Istanbul (AsiaNews) - "My heart does not accept that the people are insensitive to the great tragedy that the Ottoman Armenians experienced in 1915. I reject this injustice, and sharing their pain and sentiment, I ask for forgiveness from my Armenian brethren." This is the online petition, more courageous than any before it, launched by three hundred Turkish intellectuals (journalists, writers, university professors) to ask for official recognition of the genocide of the Armenians during the first world war. It has been circulating on the internet for a month, and has already been signed by 27,650 Turkish citizens.
It may not be a petition that will change the intransigence always shown by Turkish governments toward the genocide of the Armenians, but it is certainly a sign that something is changing in the nation's public opinion.
This is certainly one of the most significant results of the blood shed two years ago by Hrant Dink, the Armenian Turkish journalist shot to death on the streets of downtown Istanbul. Sentenced to six months for "insulting the Turkish identity," on the basis of article 301 of the constitution, for having dared to speak, as an Armenian, of genocide in the pages of his weekly Agos and in interviews that he gave to publications abroad, he became "the enemy of the Turks," and was essentially condemned to death by the same state justice that should have defended a citizen and his right to speak.
It was January 19, 2007, when he was killed by a young ultranationalist. Two years later, it seems increasingly clear that the killing of the founder and director of Agos - the subject of a trial still far from any conclusion - expresses all of Turkey's problems: anti-Armenian and anti-Christian nationalism, limits on the freedom of expression, the overweening power of the security forces and some politicians, and the country's difficulties in coming to terms with the past.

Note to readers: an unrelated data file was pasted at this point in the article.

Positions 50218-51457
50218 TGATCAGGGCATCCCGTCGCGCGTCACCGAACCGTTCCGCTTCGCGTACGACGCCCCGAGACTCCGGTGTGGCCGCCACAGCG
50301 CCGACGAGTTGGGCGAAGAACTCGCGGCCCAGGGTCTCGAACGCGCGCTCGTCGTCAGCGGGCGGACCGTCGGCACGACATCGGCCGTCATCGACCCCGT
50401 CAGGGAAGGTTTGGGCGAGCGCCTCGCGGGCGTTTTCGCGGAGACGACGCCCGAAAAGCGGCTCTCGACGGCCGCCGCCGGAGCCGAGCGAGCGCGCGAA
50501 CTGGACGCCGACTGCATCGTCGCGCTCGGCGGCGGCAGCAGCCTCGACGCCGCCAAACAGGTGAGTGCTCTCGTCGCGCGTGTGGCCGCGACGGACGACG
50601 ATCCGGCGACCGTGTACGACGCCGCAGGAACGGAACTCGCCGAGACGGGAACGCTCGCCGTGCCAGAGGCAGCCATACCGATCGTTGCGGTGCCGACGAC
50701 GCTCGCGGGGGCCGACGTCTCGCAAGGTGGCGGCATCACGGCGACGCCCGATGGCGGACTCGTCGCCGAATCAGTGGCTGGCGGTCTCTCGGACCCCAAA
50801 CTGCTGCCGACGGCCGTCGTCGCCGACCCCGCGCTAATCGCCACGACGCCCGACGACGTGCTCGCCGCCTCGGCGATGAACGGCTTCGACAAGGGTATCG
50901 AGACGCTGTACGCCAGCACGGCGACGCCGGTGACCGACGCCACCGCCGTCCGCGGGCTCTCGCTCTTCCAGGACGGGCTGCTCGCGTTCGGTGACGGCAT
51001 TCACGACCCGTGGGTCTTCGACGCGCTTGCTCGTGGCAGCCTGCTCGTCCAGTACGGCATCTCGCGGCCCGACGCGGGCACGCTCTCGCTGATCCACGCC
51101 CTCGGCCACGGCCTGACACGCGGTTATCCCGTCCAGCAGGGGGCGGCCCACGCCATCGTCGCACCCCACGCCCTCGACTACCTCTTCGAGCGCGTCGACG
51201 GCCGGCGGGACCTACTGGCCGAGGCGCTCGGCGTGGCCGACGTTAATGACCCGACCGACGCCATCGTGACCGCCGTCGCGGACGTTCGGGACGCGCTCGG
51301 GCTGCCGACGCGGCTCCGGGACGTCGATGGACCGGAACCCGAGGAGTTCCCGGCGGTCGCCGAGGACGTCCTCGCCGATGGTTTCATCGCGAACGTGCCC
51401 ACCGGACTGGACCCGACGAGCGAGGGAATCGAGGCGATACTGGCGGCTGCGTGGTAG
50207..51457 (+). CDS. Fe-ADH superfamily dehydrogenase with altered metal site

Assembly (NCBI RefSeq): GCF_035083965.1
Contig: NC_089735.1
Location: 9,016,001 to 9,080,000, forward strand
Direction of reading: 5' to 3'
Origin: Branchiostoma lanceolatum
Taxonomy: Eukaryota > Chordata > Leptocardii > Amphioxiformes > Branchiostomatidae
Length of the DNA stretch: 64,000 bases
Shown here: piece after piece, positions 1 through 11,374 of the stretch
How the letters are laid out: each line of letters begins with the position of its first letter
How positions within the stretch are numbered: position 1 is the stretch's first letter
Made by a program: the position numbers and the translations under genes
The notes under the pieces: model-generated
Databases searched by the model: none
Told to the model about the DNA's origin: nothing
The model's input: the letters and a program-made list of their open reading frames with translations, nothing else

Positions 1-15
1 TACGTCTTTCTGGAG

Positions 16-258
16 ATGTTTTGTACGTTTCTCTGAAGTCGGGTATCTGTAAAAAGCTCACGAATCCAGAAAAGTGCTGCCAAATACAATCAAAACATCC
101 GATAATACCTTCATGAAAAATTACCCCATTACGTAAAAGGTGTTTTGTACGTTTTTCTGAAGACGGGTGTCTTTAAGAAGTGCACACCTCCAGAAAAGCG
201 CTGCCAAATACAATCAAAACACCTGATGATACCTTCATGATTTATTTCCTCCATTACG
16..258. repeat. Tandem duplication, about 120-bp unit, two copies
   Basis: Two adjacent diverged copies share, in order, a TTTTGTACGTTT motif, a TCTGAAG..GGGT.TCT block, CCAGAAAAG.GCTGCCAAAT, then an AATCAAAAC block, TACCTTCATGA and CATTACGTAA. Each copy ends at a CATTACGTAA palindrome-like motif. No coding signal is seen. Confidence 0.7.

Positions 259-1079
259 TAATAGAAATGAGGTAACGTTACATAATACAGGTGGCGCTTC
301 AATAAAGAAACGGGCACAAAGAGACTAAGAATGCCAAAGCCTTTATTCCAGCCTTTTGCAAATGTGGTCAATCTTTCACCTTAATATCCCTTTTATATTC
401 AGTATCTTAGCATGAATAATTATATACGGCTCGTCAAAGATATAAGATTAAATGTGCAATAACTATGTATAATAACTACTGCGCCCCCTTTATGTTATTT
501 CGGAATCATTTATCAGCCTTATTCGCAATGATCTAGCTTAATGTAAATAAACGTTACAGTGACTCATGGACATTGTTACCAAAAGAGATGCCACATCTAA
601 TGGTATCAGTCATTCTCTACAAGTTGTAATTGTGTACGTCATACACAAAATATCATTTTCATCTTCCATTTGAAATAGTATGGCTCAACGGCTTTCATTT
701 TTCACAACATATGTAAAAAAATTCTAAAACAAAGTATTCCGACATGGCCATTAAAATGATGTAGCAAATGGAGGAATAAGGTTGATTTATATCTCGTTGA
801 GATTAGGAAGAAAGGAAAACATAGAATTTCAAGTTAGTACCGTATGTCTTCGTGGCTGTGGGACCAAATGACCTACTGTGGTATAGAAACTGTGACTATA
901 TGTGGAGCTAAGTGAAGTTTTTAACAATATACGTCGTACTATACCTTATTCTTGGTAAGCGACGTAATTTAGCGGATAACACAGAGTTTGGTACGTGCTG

18 men are accused in the Dink trial. They are Ogun Samast, the young man who pulled the trigger, and his 17 accomplices, with very different backgrounds, but united by ultranationalist fanaticism. And it is no accident that in this major trial that has been shaking all of Turkey for more than a year, because of the involvement of well-known political and military figures, there are more men implicated in Dink's murder. Yes, among the 86 people arrested in the case of Ergenekon, in the clandestine ultranationalist group that united bureaucrats, retired military officers, nationalists, and criminal gangs, there is Veli Kucuk, a retired general who had threatened Hrant Dink with death, and Kemal Kerincsiz, the lawyer who had repeatedly sued Dink for "denigrating the Turkish identity," and also Fuat Turgut, the lawyer for the man who ordered Dink's murder.
The killing of Dink was a shock for all of Turkey: everywhere there were gigantic photos of the slain journalist, candles in the street, 100,000 pro-democracy activists at his funeral with signs reading "We are all Armenians." No one would ever have expected such visible and stirring participation. The solidarity of the democrats and intellectuals is encouraging, and there are more and more supporters for Agos, with thousands of new subscriptions, and there is encouragement from the online petition, but there is still rigidity and strong opposition.